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KHN First Edition: November 7, 2016

KHN

First Edition

Monday, November 07, 2016
Check Kaiser Health News online for the latest headlines

Today's early morning highlights from the major news organizations.

Kaiser Health News: Uninsured In Coal Country: Desperate Americans Still Turn To Volunteer Clinics
Sarah Varney reports: "Sandra Cook got in line midday on a recent Friday for dental care that she wouldn’t receive until the next morning. Hundreds more like her showed up at Riverview Elementary and Middle School here, many planning to spend the night, just as buses brought kids home and volunteers arrived by the hundreds to turn the school into a makeshift dental, eye and medical clinic run by Remote Area Medical, a nonprofit charity program. Many people in this southwestern corner of Virginia struggle to pay for everyday needs and that includes basic health care." (Varney, 11/7)

Kaiser Health News: Did Gender Bias Derail A Potential Birth Control Option For Men?
Shefali Luthra reports: "Who’s in charge of preventing pregnancy? For years, available contraception methods have generally made this a woman’s responsibility. But researchers report they may be getting closer to changing the calculation, according to findings published last week in the Journal of Clinical Endocrinology and Metabolism. They offered evidence that a new hormonal injection can stop men from producing sperm. The problem: Three years in, the researchers agreed to terminate the study early, citing potential side effects. That revelation is drawing some criticism." (Luthra, 11/7)

Kaiser Health News: Seniors Suffer Amid Widespread Fraud By Medicaid Caretakers
Melissa Bailey reports: "An Alaska man developed gangrenous toes. A Philadelphia woman froze to death on the street. An Illinois woman died emaciated, covered in excrement. These patients suffered as their government-paid caretakers neglected them, collecting paychecks under a Medicaid program that gives elderly and disabled people non-medical assistance at home. In some cases, the caretakers convicted of neglect were the victims’ own family members." (Bailey, 11/7)

Kaiser Health News: Deadly Superbug Linked To Four Deaths In The U.S.
A deadly new drug-resistant fungus has been linked to the deaths of four hospital patients in the U.S., according to a report released Friday from the Centers for Disease Control and Prevention. The fungus, called Candida auris, preys on the sickest patients and can spread in hospitals. Although doctors have been concerned about the spread of antibiotic-resistant bugs for many years, this fungus is relatively new on the world scene. (Szabo, 11/4)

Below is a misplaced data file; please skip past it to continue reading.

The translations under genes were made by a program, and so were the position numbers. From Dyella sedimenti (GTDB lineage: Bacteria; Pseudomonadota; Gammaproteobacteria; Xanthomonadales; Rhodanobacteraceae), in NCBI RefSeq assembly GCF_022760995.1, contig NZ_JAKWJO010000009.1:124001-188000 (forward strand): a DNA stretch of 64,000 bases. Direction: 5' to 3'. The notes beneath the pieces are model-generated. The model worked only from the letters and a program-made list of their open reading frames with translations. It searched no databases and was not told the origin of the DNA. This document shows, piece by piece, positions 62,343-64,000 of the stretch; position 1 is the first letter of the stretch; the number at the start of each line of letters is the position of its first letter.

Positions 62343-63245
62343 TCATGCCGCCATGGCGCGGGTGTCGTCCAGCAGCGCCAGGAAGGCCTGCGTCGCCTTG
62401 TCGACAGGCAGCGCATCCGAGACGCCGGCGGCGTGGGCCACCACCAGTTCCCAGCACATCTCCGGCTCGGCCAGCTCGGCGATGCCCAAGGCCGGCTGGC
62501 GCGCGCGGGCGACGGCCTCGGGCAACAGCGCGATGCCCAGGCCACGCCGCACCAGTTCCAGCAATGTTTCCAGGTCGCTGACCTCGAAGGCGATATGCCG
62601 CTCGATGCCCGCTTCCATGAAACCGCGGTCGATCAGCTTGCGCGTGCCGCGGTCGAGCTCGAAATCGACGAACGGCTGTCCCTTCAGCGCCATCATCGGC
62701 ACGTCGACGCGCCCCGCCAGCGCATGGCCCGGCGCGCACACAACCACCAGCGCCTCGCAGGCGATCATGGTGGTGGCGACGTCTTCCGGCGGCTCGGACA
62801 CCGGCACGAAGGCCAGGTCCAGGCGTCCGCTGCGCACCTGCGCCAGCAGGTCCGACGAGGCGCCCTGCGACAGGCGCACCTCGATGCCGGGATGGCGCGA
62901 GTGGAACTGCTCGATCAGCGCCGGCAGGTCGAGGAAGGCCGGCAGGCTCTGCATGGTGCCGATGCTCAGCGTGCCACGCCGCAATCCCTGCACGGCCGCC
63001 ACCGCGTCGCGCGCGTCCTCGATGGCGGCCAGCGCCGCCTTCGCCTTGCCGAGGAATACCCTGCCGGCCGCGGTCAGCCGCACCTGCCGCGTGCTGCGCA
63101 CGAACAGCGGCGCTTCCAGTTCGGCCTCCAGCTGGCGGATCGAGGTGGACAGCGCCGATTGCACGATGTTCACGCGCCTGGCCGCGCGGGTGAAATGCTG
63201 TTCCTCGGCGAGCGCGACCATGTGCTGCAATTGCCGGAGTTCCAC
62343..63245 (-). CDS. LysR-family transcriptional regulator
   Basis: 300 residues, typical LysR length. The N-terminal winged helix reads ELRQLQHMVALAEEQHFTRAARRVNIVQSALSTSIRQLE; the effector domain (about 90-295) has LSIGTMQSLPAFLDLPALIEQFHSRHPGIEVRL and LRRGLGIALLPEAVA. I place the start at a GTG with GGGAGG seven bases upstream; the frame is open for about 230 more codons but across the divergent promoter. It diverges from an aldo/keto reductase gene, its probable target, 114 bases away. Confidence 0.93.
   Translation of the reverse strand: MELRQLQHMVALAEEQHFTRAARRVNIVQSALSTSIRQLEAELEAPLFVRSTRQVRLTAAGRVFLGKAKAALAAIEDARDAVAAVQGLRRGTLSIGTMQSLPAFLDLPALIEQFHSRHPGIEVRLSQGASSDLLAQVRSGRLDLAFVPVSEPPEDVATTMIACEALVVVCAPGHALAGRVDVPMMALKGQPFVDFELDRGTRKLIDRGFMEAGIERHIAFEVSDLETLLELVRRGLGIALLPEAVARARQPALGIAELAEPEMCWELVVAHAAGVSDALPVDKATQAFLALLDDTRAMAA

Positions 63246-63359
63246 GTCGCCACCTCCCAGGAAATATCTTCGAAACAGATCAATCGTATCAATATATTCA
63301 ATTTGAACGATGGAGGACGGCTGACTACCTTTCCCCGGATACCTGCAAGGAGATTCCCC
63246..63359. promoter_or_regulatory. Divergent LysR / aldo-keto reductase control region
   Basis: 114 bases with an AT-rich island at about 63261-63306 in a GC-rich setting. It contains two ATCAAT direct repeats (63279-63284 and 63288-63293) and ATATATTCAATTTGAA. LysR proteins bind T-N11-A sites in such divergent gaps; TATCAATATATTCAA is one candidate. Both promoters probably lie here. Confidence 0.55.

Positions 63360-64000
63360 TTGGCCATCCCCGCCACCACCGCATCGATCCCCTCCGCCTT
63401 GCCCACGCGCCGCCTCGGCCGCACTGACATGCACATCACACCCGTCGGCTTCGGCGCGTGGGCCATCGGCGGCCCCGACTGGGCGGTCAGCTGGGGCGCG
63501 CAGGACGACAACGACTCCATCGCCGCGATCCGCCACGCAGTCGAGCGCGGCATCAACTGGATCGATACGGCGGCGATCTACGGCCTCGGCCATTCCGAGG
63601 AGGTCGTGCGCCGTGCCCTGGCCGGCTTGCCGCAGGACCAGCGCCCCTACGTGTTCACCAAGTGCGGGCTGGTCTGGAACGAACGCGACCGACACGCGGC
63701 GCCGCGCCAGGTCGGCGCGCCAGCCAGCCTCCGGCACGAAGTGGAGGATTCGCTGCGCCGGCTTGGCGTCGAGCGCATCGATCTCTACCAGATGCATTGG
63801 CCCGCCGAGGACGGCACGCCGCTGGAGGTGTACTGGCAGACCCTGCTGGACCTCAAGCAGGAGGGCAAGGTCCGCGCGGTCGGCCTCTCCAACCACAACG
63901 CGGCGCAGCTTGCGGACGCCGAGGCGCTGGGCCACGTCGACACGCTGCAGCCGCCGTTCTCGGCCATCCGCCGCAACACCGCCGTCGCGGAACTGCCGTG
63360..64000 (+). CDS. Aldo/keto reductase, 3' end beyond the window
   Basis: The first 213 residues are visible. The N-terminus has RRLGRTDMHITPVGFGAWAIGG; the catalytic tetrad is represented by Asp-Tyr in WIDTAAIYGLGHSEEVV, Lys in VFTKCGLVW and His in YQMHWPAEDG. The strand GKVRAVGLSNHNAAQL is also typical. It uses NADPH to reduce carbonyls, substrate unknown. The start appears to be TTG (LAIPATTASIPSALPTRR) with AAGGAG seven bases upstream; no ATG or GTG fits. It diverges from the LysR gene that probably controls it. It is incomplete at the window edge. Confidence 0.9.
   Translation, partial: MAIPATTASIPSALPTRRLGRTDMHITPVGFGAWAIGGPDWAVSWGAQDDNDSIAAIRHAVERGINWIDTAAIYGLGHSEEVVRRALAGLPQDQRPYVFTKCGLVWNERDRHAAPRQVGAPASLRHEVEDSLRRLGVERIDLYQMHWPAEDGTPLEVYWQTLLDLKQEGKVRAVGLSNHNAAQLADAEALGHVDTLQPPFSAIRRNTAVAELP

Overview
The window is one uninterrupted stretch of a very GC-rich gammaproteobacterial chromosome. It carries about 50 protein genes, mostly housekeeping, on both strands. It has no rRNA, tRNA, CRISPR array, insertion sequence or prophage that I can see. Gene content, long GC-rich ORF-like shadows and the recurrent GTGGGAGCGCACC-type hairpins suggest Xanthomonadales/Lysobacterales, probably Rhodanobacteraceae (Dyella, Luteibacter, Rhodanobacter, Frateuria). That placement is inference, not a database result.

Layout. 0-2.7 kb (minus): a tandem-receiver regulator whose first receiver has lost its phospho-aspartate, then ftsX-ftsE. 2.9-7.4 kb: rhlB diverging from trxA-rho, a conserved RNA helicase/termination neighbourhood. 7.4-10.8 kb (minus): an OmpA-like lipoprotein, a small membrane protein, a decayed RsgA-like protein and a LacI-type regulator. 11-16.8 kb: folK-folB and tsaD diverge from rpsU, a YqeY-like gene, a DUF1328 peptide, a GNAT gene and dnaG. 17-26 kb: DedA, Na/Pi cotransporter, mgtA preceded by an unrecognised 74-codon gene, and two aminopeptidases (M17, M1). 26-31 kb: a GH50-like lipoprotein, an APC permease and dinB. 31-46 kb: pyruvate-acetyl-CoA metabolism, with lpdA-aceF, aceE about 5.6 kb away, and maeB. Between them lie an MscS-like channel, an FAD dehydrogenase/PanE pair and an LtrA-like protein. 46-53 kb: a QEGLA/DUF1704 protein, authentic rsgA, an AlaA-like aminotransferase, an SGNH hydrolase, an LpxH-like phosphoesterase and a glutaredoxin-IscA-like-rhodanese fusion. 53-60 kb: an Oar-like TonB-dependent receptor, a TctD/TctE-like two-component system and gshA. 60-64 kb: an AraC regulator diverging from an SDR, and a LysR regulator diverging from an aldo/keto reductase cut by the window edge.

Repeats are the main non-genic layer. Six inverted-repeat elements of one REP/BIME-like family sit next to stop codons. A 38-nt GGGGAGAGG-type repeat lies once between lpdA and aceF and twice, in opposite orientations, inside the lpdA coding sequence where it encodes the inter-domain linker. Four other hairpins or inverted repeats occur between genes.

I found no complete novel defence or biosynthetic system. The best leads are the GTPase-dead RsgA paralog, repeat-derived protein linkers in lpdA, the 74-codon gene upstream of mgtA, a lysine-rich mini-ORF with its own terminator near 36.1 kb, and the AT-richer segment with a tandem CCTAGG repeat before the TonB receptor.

The Wall Street Journal: Abortion Becomes Central Issue In New England Governors’ Races
Abortion isn’t normally a central issue in statewide elections in New England, home to some of the most pro-choice voters in the nation. But just days from the election, it is surfacing as an unlikely front-burner topic in gubernatorial races in New Hampshire and Vermont, where Democratic and abortion-rights groups launched an advertising blitz essentially questioning whether two candidates running as pro-choice Republicans are pro-choice enough. (Levitz, 11/6)

USA Today: Janet Reno, First Female U.S. Attorney General, Dies At 78
Janet Reno, the first woman to serve as U.S. attorney general, has died at age 78.Her godddaugher, Gabrielle D’Alemberte, told The Associated Press that she died early Monday from complications related to Parkinson’s disease. Reno was sworn in as the first female attorney general on March 12, 1993, under the administration of Bill Clinton. She served in the role until 2001. (Onyanga-Omara, 11/7)

The Washington Post: 5 Questions To Ask Before Choosing A Health Plan
It’s open enrollment season, the time of year when we need to sort through confusing options and try to predict how often we’ll get sick next year. Some people, especially those shopping for plans on the Obamacare insurance exchanges are facing bigger price tags. Rolling over into the same plan may not be an option for people who learned that their plans are being eliminated or that their premiums are doubling. Workers who get insurance through their jobs may also find new options for next year, such as telemedicine services, and rising drug costs. (Marte, 11/4)

The New York Times: Going To The Emergency Room Without Leaving The Living Room
When Mrs. Vitale falls or seems lethargic or short of breath, her aides no longer call 911. They dial the House Calls service at Northwell Health, the system that includes Long Island Jewish Medical Center and that dispatches what it calls community paramedics. They often arrive in an S.U.V. instead of an ambulance. And with 40 hours of training in addition to the usual paramedic curriculum, they can treat most of Mrs. Vitale’s problems on the spot instead of bustling her away. (Span, 11/4)